Direct injection Diesel engines are a propulsion technology that is continuously developed to meet emission standards. Great optimization potential lies in the combustion process itself. The application of closed loop combustion control allows reacting online to environmental conditions and stabilizing the combustion regarding performance and emissions. Dedicated real-time plant models help to develop and calibrate control algorithms in office and hardware in the loop environments. The present work describes a real-time capable, crank-angle resolved engine, cylinder and combustion model. The cylinder applies an 0D, two-zone approach and a phenomenological combustion model describes ignition delay, premixed and diffusive combustion. The latter is enhanced by a quasi-dimensional description of the injection spray. The model is validated with dedicated measurements. The plant model is applied in two use-cases for closed loop combustion control.
Technical Paper

Analytical Techniques for Engine Structure Using Prediction of Radiated Noise of Diesel Engine with Changing Combustion Excitation

In the automotive industry, various simulation-based analysis methods have been suggested and applied to reduce the time and cost required to develop the engine structure to improve the NVH performance of powertrain. This simulation is helpful to set the engine design concept in the initial phase of the powertrain development schedules. However, when using the conventional simulation method with a uniformed force, the simulation results sometimes show different results than the test results. Therefore, in this paper, we propose a method for predicting the radiated noise level of a diesel engine using actual combustion excitation force. Based on the analytical radiated noise development target, we identify the major components of the engine that are beyond this development target by in the frequency range. The components of the problem found in this way are reflected in the engine design of the early development stage to shorten the development time.
Technical Paper

Heavy Duty Diesel Engine and EAS Modelling and Validation for a Hardware-in-the-Loop Simulation System

Faced with the need to reduce development time and cost in view of additional system complexity driven by ever more stringent emission regulations, the Hardware-in-the-Loop (HiL) simulation increasingly proves itself to be an advantageous tool not only in automotive companies but also in the off-road engine industry. The approach offers the possibility to analyze new engine control systems with fewer expensive engine dynamometer experiments and test drives. Thus, development cycles can be shortened and development costs reduced. This paper presents the development of an Internal Combustion Engine (ICE) and the correspondent Exhaust Aftertreatment System (EAS) model, its deployment on a HiL system and its application to pre-calibrate the engine for different vehicle cycles. A zero-dimensional mean value approach was chosen to guarantee adequate real-time factors for the coupling between the models and the Engine Control Unit (ECU).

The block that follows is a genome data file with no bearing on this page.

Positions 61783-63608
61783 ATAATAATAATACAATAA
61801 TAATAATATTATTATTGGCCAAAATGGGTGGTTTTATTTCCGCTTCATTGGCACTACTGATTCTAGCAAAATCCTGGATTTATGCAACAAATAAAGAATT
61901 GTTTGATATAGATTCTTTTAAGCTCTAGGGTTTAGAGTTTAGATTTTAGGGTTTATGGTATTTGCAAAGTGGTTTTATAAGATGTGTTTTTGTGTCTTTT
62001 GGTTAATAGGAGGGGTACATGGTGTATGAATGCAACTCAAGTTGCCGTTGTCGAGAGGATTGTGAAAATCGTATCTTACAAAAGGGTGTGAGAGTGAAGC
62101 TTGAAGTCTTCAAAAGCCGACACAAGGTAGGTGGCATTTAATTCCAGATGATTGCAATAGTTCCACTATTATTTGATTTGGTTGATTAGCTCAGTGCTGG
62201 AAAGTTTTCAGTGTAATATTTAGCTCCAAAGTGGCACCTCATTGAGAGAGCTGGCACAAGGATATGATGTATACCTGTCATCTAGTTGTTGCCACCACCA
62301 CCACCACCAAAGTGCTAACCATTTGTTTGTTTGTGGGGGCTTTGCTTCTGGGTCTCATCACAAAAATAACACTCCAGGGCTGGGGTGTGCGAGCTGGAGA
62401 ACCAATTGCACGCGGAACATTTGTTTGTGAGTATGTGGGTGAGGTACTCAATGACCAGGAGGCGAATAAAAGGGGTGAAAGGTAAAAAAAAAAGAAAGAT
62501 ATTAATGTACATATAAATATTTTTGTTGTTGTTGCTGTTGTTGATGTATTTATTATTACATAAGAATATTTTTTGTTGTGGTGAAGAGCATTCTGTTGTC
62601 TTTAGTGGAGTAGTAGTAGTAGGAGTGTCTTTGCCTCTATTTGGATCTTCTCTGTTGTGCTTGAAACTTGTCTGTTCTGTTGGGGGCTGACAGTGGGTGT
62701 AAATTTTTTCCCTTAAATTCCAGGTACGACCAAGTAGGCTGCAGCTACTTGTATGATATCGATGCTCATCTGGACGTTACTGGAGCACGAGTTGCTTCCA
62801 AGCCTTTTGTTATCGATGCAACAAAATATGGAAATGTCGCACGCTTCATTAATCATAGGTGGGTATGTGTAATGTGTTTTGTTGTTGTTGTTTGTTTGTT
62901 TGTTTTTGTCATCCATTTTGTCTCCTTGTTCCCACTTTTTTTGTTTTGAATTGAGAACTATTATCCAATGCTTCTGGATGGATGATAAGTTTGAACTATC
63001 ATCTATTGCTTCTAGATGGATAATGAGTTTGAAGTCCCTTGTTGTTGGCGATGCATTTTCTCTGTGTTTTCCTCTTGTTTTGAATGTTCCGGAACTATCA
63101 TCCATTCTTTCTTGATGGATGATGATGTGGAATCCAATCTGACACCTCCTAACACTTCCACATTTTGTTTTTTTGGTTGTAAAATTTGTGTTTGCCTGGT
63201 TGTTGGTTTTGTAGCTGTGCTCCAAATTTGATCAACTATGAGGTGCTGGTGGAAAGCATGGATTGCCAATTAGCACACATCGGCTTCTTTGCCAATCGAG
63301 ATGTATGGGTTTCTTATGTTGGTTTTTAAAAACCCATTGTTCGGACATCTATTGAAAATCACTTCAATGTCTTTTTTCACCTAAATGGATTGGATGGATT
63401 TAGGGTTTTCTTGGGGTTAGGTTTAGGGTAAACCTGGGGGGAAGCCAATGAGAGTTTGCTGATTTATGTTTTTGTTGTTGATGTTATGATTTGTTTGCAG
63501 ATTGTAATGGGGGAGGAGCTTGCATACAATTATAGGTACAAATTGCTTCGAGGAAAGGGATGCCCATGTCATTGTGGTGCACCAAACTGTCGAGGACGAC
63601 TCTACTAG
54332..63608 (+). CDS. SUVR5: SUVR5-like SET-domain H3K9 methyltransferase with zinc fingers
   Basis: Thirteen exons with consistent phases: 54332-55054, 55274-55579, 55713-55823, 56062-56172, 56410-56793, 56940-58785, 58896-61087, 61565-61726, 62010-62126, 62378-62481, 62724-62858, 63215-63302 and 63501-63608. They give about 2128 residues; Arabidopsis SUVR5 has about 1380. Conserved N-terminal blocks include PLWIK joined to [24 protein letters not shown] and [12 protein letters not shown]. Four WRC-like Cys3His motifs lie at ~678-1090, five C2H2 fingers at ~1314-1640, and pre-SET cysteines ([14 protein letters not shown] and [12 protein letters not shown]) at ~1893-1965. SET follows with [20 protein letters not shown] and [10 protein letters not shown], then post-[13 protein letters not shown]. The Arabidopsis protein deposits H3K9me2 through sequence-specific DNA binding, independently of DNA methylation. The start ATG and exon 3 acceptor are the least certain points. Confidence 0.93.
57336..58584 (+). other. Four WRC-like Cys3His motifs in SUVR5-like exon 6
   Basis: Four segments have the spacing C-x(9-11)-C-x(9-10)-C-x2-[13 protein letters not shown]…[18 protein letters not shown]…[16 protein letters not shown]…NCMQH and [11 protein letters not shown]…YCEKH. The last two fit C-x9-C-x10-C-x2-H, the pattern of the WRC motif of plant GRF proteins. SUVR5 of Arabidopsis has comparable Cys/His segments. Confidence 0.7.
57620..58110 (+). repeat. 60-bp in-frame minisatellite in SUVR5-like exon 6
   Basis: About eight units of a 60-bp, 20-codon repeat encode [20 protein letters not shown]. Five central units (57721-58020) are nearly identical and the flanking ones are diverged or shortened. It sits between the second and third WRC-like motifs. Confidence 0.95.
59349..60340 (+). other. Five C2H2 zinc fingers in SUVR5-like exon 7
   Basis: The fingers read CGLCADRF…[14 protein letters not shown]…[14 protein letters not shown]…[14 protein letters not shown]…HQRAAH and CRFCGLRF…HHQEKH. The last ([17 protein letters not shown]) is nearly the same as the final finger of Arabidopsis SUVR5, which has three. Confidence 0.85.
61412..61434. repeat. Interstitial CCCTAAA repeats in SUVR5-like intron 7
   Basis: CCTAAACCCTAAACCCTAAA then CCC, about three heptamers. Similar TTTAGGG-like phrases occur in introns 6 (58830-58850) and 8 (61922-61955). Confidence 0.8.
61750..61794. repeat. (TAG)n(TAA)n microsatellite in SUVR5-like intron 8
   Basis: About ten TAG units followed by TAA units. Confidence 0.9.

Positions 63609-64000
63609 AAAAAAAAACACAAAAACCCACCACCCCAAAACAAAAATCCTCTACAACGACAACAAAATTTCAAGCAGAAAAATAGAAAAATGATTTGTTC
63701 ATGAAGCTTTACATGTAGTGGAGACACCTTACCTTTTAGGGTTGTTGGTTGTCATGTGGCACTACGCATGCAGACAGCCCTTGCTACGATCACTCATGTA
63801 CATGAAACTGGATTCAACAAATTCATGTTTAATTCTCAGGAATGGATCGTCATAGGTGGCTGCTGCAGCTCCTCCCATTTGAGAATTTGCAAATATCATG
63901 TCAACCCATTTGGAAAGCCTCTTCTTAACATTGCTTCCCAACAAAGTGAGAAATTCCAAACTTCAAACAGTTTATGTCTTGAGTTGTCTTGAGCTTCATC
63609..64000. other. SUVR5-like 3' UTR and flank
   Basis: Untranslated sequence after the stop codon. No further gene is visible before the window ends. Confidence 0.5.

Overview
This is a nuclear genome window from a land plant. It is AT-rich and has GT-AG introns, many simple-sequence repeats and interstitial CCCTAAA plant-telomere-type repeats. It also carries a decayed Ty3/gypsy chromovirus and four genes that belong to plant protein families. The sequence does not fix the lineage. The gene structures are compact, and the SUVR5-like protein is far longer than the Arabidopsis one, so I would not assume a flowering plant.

Technical Paper

Durability Test Suite Optimization Based on Physics of Failure

Dynamometer (dyno) durability testing plays a significant role in reliability and durability assessment of commercial engines. Frequently, durability test procedures are based on warranty history and corresponding component failure modes. Evolution of engine designs, operating conditions, electronic control features, and diagnostic limits have created challenges to historical-based testing approaches. A physics-based methodology, known as Load Matrix, is described to counteract these challenges. The technique, developed by AVL, is based on damage factor models for subsystem and component failure modes (e.g. fatigue, wear, degradation, deposits) and knowledge of customer duty cycles. By correlating dyno test to field conditions in quantifiable terms, such as customer equivalent miles, more effective and efficient durability test suites and test procedures can be utilized. To this end, application of Load Matrix to a heavy-duty diesel engine is presented.
Journal Article

Integrated 1D/2D/3D Simulation of Fuel Injection and Nozzle Cavitation

To promote advanced combustion strategies complying with stringent emission regulations of CI engines, computational models have to accurately predict the injector inner flow and cavitation development in the nozzle. This paper describes a coupled 1D/2D/3D modeling technique for the simulation of fuel flow and nozzle cavitation in diesel injection systems. The new technique comprises 1D fuel flow, 2D multi-body dynamics and 3D modeling of nozzle inner flow using a multi-fluid method. The 1D/2D model of the common rail injector is created with AVL software Boost-Hydsim. The computational mesh including the nozzle sac with spray holes is generated with AVL meshing tool Fame. 3D multi-phase calculations are performed with AVL software FIRE. The co-simulation procedure is controlled by Boost-Hydsim. Initially Hydsim performs a standalone 1D simulation until the needle lift reaches a prescribed tolerance (typically 2 to 5 μm).